This month sees a significant change in energy assessments for non-domestic buildings that will impact EPC ratings with the introduction of version 6.1 of the Simplified Building Energy Model (SBEM). The modifications will have a significant impact on the way non-domestic properties are assessed and the EPC ratings achieved, so we asked managing director Michael Goodchild about some of the key changes and what they will mean for your business.
What is the government’s thinking behind these changes?
One of the key factors in this decision is that the existing regulations have long been outgrown and are no longer fit for purpose. Discussions around the changes have been going on for a long time – more than eight years, in fact – but the key driver recently has been the push towards meeting net zero targets.
What changes will client’s see in real terms?
The new version of the regulations will give a much more accurate picture of the carbon emissions of a business’ commercial properties, in comparison to the way power is produced UK-wide. Although it won’t necessarily benefit all properties, we believe that a large proportion will be positively affected.
In terms of what it means for us and the way we advise our clients, it will better place us in helping them achieve improved ratings in some of their more problematic properties, especially ones where it has been difficult or impossible to reach the desired rating due to a large reliance of electric heating.
Which types of energy usage will be most affected by the changes?
The regulation update will impact how all electrical installations are treated in a commercial EPC, with the biggest impact being on electric heaters.
While anything electrically powered – hot water tanks, lighting, ventilation, extracts – will be affected, electric heaters will be seen as outliers in terms of energy efficiency and rated accordingly. We will be advising clients on alternative heating methods where appropriate, moving away from any gas-fired heaters. No need to replace those electric radiators – as many people have previously needed to do to achieved the desired E rating or above.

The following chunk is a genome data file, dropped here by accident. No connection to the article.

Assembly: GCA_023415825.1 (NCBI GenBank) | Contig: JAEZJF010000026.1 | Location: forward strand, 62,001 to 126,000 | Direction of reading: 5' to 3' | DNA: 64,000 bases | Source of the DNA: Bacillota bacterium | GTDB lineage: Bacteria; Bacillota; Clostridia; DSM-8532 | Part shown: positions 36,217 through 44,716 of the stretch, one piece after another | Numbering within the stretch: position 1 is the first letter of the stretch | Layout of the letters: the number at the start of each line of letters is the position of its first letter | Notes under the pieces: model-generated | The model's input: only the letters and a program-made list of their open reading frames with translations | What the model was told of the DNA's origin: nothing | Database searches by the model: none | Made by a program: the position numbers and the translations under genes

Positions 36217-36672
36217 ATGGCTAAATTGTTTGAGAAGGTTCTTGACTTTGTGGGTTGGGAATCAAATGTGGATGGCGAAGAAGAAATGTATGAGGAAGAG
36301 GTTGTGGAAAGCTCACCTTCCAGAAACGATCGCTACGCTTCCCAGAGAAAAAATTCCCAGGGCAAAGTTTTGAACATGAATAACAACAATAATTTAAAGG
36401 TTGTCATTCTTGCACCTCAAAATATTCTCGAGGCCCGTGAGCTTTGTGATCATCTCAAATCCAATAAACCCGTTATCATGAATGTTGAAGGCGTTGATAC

How will this affect the Minimum Energy Efficiency Standards (MEES)?
There’s no doubt that there will be an impact on how MEES is advised on, and I think the true extent of this will only become apparent once the new regulations are in full swing. What we know for sure is that some properties may no longer be able to claim an exemption, as they may have done previously, especially if electrical heating was a factor.
When do the new standards come into place?
The updated methodology was introduced on 15th June 2022. We are already have a long list of properties to review with the aim of improving the EPC rating with little or no further building works involved for the landlord or tenant.
Will this change the way Survey Hub advises its clients?
We see the changes as an overwhelmingly positive step in the right direction. The updates are long overdue, and we have reviewed our advice to clients accordingly to ensure we’re delivering the best possible results.
We would encourage anyone involved in commercial property to take stock as now maybe the most opportune time to review the EPC ratings achieved by their portfolio.
If you have any questions about the regulation updates, please get in touch with our team.